Commercial and industrial buildings are incorporating more wood into their construction.
Along with the strength needed to last in heavy duty applications, wood has its own unique advantages.
Wood’s warmth makes it perfect for adding a cozy feeling to retail and office spaces, and the speed and efficiency that prefabrication offers is perfect for manufacturing buildings with a repeatable floorplan. Modern mass timber buildings arrive at the construction site in components prefabricated off-site in a climate-controlled environment to be easily installed when they get to their destination.
Wood was a natural choice for the construction of StructureCraft’s facility in Abbotsford, B.C., which was built from a simple kit of parts composed of glue-laminated timber columns and beams, tall wood walls, and wood roof panels.
“It gives you a warmth you just can’t get with steel and concrete,” said Gerald Epp, president of StructureCraft and former partner of structural engineering firm, Fast + Epp. “In a workplace it feels at home, in an office you can pin things into it, it curves easily, it’s inherently natural, it’s a familiar material to us.”
The company’s facility was erected in just five days. In the past, industrial types of buildings have been built with tilt-up concrete walls and steel roofs; however, StructureCraft designed theirs with wood, which cost around the same as a tilt-up building, only with increased energy efficiency and more appealing aesthetics.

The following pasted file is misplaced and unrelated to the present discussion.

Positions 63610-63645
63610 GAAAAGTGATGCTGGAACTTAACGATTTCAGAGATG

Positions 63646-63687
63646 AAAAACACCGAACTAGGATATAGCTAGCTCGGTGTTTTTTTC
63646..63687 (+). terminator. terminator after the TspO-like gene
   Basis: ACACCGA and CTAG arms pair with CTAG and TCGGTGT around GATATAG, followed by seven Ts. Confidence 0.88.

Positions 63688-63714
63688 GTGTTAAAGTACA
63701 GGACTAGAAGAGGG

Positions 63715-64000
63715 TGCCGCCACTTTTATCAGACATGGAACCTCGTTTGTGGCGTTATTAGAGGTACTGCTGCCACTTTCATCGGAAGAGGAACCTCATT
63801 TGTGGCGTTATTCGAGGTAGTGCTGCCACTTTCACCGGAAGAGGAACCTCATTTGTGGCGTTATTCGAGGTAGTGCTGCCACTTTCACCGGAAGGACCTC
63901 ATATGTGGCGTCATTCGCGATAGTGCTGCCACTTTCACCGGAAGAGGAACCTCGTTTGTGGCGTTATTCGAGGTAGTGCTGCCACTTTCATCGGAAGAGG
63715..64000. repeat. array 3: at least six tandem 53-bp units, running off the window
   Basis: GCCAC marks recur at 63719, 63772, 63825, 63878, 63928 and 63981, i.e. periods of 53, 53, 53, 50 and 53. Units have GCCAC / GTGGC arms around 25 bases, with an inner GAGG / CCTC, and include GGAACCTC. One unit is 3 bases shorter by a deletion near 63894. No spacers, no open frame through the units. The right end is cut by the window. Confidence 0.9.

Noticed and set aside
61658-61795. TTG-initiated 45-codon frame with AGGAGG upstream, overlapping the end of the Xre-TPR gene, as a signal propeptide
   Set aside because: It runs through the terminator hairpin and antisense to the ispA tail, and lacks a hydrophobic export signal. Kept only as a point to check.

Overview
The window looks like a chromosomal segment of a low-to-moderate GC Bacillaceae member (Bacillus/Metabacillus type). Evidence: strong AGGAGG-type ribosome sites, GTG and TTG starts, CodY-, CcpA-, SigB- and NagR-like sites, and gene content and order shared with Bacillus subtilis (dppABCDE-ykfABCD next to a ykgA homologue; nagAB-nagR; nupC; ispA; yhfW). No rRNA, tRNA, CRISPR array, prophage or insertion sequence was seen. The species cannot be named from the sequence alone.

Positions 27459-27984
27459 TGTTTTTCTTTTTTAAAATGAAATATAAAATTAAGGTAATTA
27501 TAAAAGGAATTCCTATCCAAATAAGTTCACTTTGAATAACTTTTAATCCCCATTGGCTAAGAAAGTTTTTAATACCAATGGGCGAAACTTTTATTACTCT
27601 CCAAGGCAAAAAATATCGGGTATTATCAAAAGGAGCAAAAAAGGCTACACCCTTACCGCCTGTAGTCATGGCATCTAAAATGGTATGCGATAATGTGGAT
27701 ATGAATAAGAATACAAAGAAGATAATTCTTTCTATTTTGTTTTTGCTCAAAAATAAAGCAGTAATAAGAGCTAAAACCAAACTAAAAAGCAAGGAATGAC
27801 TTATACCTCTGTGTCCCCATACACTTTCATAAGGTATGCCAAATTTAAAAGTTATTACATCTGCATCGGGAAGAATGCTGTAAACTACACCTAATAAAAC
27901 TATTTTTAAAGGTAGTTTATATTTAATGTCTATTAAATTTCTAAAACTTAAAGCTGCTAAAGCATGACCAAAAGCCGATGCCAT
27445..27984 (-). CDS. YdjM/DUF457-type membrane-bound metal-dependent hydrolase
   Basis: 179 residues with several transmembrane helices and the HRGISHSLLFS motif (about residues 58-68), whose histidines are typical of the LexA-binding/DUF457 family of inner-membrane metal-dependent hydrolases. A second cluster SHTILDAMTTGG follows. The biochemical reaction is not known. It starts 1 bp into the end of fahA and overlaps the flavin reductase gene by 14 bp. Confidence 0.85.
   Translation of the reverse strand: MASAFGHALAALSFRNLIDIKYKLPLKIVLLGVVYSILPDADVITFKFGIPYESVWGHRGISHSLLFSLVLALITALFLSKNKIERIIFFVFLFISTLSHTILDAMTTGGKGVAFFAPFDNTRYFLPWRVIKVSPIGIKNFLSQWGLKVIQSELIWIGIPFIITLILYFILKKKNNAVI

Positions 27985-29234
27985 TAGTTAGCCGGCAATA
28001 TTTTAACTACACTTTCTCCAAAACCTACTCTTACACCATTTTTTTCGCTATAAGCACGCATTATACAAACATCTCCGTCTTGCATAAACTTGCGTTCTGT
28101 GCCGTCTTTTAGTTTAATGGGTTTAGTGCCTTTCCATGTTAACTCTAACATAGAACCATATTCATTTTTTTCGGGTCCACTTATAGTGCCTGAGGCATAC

Outdoor gear retailer Mountain Equipment Co-op’s head office in Vancouver is filled with the warmth and bright hues inherent with wood. The four-storey building is constructed with glue-laminated timber and nail-laminated timber (NLT), while interior Douglas-fir millwork screens offer an inviting alternative to traditional office cubicles. The company chose wood for its performance and renewability, and left the structural elements exposed inside the office space for aesthetics.
In Prince George, the state-of-the-art Wood Innovation Research Lab is the first industrial building in North America to earn the Passive House standard. The single-storey structure is composed of glue-laminated timber columns and beams. Instead of using conventional wood studs, the 10-metre tall wall panels are framed with locally manufactured, custom-built lumber trusses.
“We pulled off something really amazing here. This building is an engineering marvel,” said University of Northern British Columbia’s associate professor of engineering Dr. Guido Wimmers. “It has caught the attention of Passive House researchers around the world because it demonstrates how an industrial structure — constructed with wood in a northern climate — exceeds a rigorous, internationally recognized energy efficient standard.”
Timber is not at all out of place in the urban architectural landscape. Wood adds flourish to the mixed-use Central City building in Surrey, with a unique wooden web made from 3-D timber in the atrium. The atrium roof features a geometric wood space frame constructed from 3,700 Douglas-fir peeler cores — making full use of a byproduct of the plywood industry. Built in 2003, the combined shopping centre, commercial office space and university pushed the boundaries of what’s possible with wood.
British Columbia’s cutting‐edge wood architecture and design are featured in the newly released book, Naturally Wood. The 160-page publication features over 65 innovative wood buildings and projects in British Columbia, including how wood is being used in commercial and industrial buildings. There are feature articles and essays offering insights and interviews with a range of experts in the field. Download your copy at naturallywood.com/nwbc.